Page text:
The resistors get hot when the lights are on. They have mounting holes in the casing as shown in the screenshot below. The idea is to use the mounting holes to screw the resistors to the metal of the car so they don't touch anything (and the metal also takes away heat). I don't recall if it was that I couldn't find a suitable location or I was just lazy :cool: (probably the latter) but I put metal wire through the holes and was able to 'suspend' the resistors so they didn't touch any plastic or other wires - they're suspended in air.

Once everything is confirmed working and the on/off has gone away (and there's no "Bulb Out" messages in the display by the speedometer), you can put the dust covers back on after drilling/dremel-ing suitable holes for the wires to go through.

BTW, I live in NY (right outside NYC) but head upstate alot as my kids go to the SUNY's @ New Paltz, Geneseo and Buffalo. I drive a lot of the back roads on the trip any my LED in both the main headlights and fog lights give great lighting even where there are no highway/street lighting. They're much better than the stock lights.

Best.

Tool Office ruler Cable Font Wire
 

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Hi @Rawrpikasauras , as @Mark_ suggested, order the resistors off Amazon and use your halogens until they come in. Once they arrive, put the LEDs in and hook up the resistors and see if the on/off issues go away. Leave the dust covers off at first until you know if the issues are gone.

The resistors get hot when the lights are on. They have mounting holes in the casing as shown in the screenshot below. The idea is to use the mounting holes to screw the resistors to the metal of the car so they don't touch anything (and the metal also takes away heat). I don't recall if it was that I couldn't find a suitable location or I was just lazy :cool: (probably the latter) but I put metal wire through the holes and was able to 'suspend' the resistors so they didn't touch any plastic or other wires - they're suspended in air.

Once everything is confirmed working and the on/off has gone away (and there's no "Bulb Out" messages in the display by the speedometer), you can put the dust covers back on after drilling/dremel-ing suitable holes for the wires to go through.

BTW, I live in NY (right outside NYC) but head upstate alot as my kids go to the SUNY's @ New Paltz, Geneseo and Buffalo. I drive a lot of the back roads on the trip any my LED in both the main headlights and fog lights give great lighting even where there are no highway/street lighting. They're much better than the stock lights.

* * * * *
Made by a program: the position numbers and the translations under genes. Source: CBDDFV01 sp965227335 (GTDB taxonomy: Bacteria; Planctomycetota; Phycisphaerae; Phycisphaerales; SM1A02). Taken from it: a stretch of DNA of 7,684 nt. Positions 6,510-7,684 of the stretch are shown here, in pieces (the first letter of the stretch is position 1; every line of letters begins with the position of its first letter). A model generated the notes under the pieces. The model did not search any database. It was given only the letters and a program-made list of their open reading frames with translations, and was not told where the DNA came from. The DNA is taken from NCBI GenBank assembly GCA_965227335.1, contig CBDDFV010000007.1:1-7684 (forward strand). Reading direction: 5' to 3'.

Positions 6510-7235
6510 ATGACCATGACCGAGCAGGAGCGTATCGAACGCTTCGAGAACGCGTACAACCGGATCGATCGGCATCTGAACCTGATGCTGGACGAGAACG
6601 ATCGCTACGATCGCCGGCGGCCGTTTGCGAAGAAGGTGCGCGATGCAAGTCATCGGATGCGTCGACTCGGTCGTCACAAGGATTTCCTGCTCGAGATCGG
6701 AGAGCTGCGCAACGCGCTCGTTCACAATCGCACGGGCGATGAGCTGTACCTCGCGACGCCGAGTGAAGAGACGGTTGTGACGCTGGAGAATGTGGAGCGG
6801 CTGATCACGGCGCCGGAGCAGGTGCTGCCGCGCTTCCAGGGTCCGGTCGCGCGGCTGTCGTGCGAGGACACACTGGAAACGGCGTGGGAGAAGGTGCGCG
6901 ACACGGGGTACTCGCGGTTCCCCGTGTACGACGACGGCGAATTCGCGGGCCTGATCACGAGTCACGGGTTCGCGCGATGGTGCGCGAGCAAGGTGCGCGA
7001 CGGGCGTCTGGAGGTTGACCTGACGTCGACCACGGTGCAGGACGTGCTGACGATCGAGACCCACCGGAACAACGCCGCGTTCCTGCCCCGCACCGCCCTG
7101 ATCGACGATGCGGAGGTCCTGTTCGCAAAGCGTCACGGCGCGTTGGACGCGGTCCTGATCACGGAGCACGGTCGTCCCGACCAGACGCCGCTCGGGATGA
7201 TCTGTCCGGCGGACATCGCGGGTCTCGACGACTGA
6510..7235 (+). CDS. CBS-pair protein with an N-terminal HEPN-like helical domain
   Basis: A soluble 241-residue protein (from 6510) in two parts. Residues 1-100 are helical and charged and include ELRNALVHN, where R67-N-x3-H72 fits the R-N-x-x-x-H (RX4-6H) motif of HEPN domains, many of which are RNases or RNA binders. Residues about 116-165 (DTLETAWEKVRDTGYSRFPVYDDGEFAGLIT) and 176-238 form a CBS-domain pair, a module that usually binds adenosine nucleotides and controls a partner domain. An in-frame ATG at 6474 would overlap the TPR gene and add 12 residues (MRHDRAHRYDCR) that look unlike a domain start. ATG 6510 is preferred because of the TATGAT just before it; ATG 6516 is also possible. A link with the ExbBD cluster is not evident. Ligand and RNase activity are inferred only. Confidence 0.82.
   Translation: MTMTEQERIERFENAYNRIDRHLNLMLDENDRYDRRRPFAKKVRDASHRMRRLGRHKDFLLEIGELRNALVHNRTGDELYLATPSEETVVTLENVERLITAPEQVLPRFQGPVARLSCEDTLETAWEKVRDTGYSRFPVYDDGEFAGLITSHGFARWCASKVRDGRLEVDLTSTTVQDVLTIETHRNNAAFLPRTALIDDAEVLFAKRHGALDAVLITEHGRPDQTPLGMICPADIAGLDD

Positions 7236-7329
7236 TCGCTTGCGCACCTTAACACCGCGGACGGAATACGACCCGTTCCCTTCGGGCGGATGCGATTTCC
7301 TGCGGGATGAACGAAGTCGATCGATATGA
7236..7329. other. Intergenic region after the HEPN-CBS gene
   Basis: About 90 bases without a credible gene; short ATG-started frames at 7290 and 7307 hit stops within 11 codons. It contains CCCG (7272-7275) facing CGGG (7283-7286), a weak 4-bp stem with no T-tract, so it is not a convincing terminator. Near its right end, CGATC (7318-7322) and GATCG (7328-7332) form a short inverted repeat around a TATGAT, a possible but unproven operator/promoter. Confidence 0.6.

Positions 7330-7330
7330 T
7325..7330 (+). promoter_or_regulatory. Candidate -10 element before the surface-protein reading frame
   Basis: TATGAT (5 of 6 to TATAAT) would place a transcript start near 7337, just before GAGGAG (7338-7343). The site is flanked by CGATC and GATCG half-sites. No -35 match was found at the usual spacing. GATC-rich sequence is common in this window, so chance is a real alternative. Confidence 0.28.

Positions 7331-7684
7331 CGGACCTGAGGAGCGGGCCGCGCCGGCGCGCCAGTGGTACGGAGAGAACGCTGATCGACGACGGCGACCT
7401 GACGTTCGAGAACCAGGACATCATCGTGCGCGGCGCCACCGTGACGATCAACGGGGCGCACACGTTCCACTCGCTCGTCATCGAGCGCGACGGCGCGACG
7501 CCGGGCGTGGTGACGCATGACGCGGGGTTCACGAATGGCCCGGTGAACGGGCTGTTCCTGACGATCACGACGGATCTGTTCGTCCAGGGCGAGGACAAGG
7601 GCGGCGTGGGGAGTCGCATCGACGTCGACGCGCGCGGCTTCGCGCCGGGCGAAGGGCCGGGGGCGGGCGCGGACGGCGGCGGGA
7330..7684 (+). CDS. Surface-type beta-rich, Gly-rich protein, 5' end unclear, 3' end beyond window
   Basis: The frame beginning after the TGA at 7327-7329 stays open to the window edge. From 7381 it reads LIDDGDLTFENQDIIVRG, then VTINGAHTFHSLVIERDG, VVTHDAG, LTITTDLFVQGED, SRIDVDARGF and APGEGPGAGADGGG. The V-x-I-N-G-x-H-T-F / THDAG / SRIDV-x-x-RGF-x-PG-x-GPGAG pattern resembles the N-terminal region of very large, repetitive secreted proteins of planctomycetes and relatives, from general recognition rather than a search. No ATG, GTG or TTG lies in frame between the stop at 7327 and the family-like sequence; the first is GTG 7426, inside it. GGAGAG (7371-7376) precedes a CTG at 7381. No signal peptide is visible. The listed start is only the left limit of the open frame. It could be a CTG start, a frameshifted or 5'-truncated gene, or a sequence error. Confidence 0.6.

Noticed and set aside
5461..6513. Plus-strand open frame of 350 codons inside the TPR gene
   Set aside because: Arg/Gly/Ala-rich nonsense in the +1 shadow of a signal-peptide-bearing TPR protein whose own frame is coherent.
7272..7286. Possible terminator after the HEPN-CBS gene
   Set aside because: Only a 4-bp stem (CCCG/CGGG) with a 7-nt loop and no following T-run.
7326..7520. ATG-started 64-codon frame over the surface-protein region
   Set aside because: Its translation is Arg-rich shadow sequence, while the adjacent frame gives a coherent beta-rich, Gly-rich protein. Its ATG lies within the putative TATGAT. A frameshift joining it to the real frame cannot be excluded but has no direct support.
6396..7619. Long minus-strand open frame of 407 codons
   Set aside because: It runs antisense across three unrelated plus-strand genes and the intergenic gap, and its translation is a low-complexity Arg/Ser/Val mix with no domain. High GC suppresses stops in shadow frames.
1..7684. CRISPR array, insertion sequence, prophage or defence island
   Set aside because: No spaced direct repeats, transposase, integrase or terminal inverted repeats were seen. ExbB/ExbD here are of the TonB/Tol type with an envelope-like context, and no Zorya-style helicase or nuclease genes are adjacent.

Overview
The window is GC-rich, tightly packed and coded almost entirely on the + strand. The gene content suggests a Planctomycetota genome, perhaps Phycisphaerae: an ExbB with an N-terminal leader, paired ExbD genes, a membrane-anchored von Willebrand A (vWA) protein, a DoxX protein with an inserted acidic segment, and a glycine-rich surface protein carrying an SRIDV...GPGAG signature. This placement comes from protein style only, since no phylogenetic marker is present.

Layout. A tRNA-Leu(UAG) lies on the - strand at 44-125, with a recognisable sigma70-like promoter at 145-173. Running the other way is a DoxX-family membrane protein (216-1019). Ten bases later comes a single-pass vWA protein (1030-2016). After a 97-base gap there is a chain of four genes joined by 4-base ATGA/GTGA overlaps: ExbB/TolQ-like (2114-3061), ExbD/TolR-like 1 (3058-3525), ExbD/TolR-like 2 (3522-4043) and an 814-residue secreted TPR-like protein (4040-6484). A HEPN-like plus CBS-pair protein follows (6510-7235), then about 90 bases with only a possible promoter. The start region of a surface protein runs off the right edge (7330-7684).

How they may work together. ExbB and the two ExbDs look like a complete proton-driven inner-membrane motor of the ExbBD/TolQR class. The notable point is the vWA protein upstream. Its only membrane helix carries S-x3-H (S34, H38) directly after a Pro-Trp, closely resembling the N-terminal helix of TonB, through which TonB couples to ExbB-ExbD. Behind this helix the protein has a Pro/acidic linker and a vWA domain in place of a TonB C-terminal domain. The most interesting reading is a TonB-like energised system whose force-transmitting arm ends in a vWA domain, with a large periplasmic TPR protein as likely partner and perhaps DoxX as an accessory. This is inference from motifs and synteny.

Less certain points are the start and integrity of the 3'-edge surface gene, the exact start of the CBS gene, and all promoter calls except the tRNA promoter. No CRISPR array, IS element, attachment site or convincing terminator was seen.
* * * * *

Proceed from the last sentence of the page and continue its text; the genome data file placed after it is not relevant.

Best.

View attachment 222100
ps: One thing... When I mentioned that I've suspended my resistors using wires, it's outside the lens assembly. I've heard that some folks put their resistors inside the headlight housing. I wasn't that brave. I didn't want to take the chance of a hot resistor melting the headlight housing (they're expensive) and felt the best way to keep the LEDs cool (which themselves get hot) AND the resistors cool, was to keep the resistors external to the headlight housing. YMMV but this is what I ended up doing.
 

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ps: One thing... When I mentioned that I've suspended my resistors using wires, it's outside the lens assembly. I've heard that some folks put their resistors inside the headlight housing. I wasn't that brave. I didn't want to take the chance of a hot resistor melting the headlight housing (they're expensive) and felt the best way to keep the LEDs cool (which themselves get hot) AND the resistors cool, was to keep the resistors external to the headlight housing. YMMV but this is what I ended up doing.
Yep I wouldn't chance it inside the lamps either. The resistor wiring looks kinda short, it may not be easy to mount them to metal outside the lamps, on such a short leash (so to speak).

12'' extensions maybe ? : https://www.amazon.com/HUIQIAODS-9006-9005-Conversion-Extension/dp/B07PB15WJJ/ref=sr_1_3?crid=2GQU6HAG3F5E1&keywords=9006+extension+cable&qid=1673932706&sprefix=9006+extension+cable,aps,119&sr=8-3
 

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The other good thing about halogen bulbs is they melt the snow and ice off of the lens and defog the stock headlight housings.
Projector headlights, no matter what kind of bulb, don't give a good wide beam pattern. Driving lights do.
The downside to driving lights they are easy to steal. They also don't fare well if you run into things or things run into you.
I park where there is a median so nobody can run into my lights.
My driving light set-up works well for going to Jeep shows in PA during the early morning hours. Lots of farm country. I take the back roads.

It is possible to trim one tab on a 9006 bulb so it will fit in a 9012 socket.
I did it on a Daewoo 9006 80W bulb. Or, use some other 9006 bulb of your choice.
A 9006 bulb is usually a low beam bulb.
It is easier if you have a 9012 bulb to copy. Wire cutters work well and file to clean up the edges.

A 9005 bulb is a high beam bulb, but I don't think the tabs can be cut to fit a 9012 socket.
I'll defer to somebody who knows for sure.